27 January 2023
Markets trended higher this week fluctuating on the back of results announcement this week and waiting for Fed announcement on interest rates (on 31 Jan). China was closed for the week. MXWD rose 2.14% on the back of MXUS rising by 2.6% and MXEM increasing by 1.71%. MXEU also rose by 0.83%. The fixed income market (Bloomberg Global Total Aggregate Index) fell by a mere 0.03%. It appears that investors are taking on more risk as USD is at a near nine-month low and hopes for a pause in interest rate hikes (as per cited by Bank of Canada). Next Fed meeting will be on 31 Jan 2023.
Figure 1: Major Indices Week Performance
Hong Kong market (HSI) on the first day back after the Chinese New Year holidays (26 Jan 2023) rose by 2.4% driven by HK listed Chinese technology companies surging by more than 3%. Investors took on the view that technology equipment would see an improvement of demand from the reopening of China. This was despite results from US tech giant Microsoft warning that revenue growth in its cloud computing business will decelerate in the coming months and corporate software sales will slow fueling concerns about demand for the products that have driven its momentum in recent years. Other tech companies (Texas Instruments, Teradyne, Intel, IBM) guidance also affirms the weakness in revenue going into 1Q23. China tech companies were further affected with news that Japan and Netherlands are poised to join the US in limiting China’s access to advanced semiconductor machinery.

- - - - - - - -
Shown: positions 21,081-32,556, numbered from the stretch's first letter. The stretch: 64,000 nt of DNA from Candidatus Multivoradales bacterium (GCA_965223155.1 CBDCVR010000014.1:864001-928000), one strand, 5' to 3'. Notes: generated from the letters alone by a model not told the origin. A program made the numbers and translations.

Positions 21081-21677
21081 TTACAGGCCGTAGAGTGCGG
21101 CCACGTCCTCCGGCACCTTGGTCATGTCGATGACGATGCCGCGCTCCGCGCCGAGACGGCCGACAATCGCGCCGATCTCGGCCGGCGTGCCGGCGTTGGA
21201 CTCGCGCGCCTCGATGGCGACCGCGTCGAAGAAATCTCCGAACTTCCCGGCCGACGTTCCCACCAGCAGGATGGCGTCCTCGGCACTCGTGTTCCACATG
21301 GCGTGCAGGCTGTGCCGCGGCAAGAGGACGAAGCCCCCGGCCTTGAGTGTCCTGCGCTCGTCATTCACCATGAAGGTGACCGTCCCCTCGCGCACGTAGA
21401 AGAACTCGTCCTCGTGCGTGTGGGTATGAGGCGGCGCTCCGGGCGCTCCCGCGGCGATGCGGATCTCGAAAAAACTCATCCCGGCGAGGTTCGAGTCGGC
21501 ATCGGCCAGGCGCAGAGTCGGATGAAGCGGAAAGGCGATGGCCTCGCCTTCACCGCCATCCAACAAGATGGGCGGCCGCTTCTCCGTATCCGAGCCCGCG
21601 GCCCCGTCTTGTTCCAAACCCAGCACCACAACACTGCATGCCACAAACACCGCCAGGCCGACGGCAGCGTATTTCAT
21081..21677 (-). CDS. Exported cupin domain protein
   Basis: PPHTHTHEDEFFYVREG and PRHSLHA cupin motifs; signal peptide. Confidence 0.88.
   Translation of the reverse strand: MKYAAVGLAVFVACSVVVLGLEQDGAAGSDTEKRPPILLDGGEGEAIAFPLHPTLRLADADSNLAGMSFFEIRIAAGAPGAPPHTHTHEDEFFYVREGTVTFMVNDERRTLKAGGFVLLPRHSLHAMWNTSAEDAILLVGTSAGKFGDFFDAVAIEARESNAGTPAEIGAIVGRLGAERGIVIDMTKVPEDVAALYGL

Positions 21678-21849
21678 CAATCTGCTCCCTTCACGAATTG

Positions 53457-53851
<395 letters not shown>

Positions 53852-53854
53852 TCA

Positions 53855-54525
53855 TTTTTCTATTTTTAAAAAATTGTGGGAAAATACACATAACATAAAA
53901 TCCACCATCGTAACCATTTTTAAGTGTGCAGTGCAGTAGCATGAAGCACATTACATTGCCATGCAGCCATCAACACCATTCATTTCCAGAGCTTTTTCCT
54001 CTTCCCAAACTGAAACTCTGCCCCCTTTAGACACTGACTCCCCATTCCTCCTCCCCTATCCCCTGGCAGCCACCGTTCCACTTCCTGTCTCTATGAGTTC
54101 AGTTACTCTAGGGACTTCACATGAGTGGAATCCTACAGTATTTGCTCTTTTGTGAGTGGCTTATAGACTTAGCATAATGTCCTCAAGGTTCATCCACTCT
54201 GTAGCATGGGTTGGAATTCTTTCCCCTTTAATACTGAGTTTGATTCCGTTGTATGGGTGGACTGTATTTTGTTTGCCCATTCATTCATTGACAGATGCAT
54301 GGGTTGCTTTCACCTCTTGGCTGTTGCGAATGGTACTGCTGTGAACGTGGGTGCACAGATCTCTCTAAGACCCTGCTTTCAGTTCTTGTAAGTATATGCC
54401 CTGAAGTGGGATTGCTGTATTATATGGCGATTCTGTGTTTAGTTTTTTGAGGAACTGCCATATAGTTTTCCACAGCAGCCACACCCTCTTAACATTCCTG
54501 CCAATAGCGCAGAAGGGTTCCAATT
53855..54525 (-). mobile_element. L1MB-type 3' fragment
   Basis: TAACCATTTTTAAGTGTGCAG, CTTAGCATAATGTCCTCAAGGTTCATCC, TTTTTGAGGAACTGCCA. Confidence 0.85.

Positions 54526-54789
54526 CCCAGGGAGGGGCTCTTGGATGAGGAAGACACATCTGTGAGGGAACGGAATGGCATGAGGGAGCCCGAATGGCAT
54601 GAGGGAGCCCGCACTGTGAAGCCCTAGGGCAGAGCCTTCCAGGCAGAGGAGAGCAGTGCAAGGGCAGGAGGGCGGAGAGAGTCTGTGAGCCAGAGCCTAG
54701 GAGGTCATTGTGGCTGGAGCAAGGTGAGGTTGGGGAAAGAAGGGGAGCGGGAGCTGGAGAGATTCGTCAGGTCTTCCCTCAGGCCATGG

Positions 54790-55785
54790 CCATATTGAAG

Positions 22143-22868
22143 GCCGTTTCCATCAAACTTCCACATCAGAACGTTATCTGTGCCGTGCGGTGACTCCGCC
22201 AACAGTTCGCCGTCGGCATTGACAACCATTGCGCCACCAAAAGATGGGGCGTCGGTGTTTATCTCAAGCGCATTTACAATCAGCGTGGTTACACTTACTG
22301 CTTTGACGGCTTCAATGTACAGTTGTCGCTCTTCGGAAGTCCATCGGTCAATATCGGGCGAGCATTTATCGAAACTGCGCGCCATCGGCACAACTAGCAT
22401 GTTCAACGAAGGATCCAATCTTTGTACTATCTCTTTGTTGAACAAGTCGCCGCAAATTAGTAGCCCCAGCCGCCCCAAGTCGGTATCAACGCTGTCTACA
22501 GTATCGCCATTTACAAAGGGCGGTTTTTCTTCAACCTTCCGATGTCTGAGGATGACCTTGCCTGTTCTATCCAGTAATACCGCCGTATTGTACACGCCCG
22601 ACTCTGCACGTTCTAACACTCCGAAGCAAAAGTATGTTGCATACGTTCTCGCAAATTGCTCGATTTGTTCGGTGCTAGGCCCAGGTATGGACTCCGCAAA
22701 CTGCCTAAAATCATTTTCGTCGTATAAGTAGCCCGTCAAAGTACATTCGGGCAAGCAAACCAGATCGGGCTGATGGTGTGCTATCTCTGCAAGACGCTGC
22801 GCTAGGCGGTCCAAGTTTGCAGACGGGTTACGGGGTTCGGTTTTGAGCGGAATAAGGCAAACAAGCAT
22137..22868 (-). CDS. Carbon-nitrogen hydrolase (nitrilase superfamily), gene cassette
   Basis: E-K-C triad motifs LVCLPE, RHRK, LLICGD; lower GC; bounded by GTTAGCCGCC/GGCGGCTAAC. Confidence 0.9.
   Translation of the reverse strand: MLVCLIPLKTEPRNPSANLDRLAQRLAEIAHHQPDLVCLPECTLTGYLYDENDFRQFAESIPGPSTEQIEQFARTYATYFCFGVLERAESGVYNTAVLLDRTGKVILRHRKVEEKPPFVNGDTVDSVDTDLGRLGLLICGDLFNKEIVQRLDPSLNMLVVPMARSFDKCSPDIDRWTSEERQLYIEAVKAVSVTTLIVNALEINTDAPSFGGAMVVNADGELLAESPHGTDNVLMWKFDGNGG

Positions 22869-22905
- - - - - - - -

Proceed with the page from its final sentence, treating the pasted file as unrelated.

Can China save the world demand for electronic products? We believe so! China is one of the largest consumers and producers of electronics products. Take Apple’s iPhones as an example. Sales from China accounts for 17% of total sales (in 4Q22) while 70-80% of iPhones are being produced in China as well. During the Covid lockdown in China, Apple’s sales were affected by the production bottleneck while demand was still relatively strong. To mitigate similar experience in the future, manufacturers are moving some productions out of China into India, Brazil and even Mexico. With the US CHIPS act being put in place, with Japanese and Netherlands announcing they too will adopt the act, production bottlenecks could continue in China. The move out of China, in our opinion, would continue to help ease supply constraints to satisfy demand.
Figure 2: Revenue Of Apple By Geographical Region
Source: Statista 2023